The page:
Dickerson: Some "bumpy parts" to Trump's first trip abroad

President Trump is back in Washington following his nine-day, 15,000 mile trip to the Middle East and Europe. CBS News' Errol Barnett discussed the trip -- and what's ahead for the president -- with John Dickerson, moderator of "Face The Nation" and CBS News' chief Washington correspondent.

Barnett kicked off the discussion by asking, "What did President Trump accomplish on his overseas trip?"

"He pretty much got the stagecraft of it right, some bumpy parts about his trip to NATO, but I'm not sure that as far as the White House thinks of it, and the president thinks of it, a little friction with NATO leaders is OK. But in Saudi Arabia, I think they launched what they saw as the most important part of this trip, which was to basically reorient the U.S. in concert with Sunni leaders to put pressure on Iran and on to extremists all across the region and the world," Dickerson said.

Mr. Trump may very well pull out of the Paris climate agreement, Dickerson explained the significance of the president's decision.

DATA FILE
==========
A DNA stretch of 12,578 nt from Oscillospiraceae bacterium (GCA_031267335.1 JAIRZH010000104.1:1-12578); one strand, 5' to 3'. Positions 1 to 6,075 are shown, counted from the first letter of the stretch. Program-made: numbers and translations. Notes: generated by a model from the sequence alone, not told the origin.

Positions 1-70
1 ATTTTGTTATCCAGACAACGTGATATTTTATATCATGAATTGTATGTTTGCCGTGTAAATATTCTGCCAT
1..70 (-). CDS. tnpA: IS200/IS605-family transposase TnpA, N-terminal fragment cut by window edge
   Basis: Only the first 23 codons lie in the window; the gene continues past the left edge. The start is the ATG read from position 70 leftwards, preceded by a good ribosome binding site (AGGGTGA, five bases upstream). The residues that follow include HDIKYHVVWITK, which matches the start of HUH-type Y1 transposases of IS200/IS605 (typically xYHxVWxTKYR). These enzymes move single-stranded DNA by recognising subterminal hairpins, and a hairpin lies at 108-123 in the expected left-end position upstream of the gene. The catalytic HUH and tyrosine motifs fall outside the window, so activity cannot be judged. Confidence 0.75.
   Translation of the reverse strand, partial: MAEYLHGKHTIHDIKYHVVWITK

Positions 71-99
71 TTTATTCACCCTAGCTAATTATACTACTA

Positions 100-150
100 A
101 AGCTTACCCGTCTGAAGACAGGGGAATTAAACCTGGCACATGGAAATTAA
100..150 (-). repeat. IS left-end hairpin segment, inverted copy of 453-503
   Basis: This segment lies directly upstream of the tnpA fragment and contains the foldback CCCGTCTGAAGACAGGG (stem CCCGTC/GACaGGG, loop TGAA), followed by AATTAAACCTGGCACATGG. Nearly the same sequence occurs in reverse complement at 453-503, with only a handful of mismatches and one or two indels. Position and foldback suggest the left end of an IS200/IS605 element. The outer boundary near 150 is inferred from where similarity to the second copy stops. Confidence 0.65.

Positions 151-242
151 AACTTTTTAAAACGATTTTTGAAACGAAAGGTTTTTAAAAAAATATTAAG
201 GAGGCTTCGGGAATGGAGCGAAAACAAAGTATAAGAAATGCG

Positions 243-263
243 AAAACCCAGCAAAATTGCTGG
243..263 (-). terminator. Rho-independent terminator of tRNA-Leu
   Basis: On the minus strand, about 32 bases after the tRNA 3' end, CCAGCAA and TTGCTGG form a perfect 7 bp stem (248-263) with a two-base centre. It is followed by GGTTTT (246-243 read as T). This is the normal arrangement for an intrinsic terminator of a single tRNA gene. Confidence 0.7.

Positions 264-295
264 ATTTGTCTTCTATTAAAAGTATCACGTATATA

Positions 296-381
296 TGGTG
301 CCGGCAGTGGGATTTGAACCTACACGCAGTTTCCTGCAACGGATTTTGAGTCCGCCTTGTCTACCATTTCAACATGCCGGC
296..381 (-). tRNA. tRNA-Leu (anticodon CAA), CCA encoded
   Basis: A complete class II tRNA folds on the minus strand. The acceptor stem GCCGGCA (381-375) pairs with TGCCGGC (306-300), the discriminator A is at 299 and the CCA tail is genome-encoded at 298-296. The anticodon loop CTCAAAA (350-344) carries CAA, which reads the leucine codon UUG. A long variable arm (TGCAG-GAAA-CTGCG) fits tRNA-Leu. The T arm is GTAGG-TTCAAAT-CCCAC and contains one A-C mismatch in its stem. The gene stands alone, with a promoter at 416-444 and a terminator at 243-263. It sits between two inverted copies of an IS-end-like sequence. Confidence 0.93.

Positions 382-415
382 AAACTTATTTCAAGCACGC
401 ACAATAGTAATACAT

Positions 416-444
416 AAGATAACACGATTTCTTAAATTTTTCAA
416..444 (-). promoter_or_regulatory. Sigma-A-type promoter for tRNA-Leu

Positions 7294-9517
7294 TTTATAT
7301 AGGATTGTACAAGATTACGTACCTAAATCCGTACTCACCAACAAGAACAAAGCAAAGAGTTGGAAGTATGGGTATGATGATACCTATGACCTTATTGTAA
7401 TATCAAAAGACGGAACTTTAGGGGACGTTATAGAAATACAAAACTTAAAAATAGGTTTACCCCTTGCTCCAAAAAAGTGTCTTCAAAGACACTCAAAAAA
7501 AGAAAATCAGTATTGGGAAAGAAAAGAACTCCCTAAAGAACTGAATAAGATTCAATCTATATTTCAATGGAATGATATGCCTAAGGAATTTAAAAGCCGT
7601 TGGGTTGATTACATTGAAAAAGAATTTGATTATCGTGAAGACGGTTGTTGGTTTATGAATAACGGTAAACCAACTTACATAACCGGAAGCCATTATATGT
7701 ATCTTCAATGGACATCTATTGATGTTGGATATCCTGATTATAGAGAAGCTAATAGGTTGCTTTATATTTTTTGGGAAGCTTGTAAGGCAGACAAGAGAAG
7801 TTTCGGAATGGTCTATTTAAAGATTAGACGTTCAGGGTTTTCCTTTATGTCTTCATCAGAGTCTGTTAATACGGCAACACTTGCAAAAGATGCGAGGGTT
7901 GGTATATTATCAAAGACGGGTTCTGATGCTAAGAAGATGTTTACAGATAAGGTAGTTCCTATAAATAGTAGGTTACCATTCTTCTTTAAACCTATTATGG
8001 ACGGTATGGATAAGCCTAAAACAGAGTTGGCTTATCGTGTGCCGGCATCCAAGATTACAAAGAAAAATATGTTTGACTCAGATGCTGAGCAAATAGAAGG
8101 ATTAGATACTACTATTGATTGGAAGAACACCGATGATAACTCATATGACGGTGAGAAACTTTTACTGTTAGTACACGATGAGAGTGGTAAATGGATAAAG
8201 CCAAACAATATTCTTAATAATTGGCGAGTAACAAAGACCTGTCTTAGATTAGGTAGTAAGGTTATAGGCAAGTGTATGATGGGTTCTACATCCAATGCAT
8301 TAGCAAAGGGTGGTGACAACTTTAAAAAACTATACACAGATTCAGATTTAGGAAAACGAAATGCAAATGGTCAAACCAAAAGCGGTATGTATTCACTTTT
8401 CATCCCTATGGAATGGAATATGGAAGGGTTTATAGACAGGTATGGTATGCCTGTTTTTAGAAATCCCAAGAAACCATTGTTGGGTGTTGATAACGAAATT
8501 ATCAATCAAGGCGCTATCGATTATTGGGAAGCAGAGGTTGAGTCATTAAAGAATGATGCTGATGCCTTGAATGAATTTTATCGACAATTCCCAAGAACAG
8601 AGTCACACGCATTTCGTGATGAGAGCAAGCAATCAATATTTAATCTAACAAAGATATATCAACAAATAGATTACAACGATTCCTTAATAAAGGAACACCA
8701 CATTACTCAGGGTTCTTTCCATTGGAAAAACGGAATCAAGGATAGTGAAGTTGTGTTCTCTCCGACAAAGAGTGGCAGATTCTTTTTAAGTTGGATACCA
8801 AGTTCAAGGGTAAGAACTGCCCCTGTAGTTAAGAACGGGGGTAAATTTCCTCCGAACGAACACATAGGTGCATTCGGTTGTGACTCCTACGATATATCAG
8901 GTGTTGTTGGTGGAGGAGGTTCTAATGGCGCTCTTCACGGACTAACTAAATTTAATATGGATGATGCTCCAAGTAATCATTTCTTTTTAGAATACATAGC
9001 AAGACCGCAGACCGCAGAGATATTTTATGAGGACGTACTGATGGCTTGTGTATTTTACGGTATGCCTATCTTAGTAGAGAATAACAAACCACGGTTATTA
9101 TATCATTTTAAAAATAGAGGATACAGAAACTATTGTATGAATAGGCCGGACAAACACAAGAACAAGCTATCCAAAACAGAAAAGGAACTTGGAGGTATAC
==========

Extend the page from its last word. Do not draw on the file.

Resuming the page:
"Well, if the president pulls out of the Paris climate agreement it is obviously a signal to European leaders that this is a different kind of president -- he listens to allies but only so far," Dickerson said.

Mr. Trump is back to tweeting his unedited opinions this morning, telling people, among other things, "many of the leaks coming from the White House are fabricated lies coming from the fake news media."

Barnett asks are the president's supporters "still buying that same excuse?"

"His supporters that buy that line is a shrinking group. A lot of the things he's calling and has called fake news, are now things that have either been supported by officials and members of both parties. The things he said were fake and made up are now the subject of a special counsel investigation. It's hard to make the case that this is a fake set of inquiries," Dickerson said.

While Mr. Trump was on the trip, his son-in-law and advisor Jared Kushner was put under the media spotlight because his contacts with Russian officials are under FBI scrutiny. Dickerson also weighed in on the Kushner's situation.

"Jared Kushner has said he willing to talk to federal investigators and also to congressional investigators, so going back and changing that would be a problem," Dickerson said. "But if he becomes someone that the federal investigators talk to about what the president may or may not have said about influencing or trying to slow down the FBI investigation, Jared Kushner has to worry about what he says to those investigators.

"Staffers who work for a president can get in jeopardy if they are defending the president in the way you might in a public kind of PR campaign versus the scrutiny and the rigor you have to maintain when you're talking to federal investigators," Dickerson said.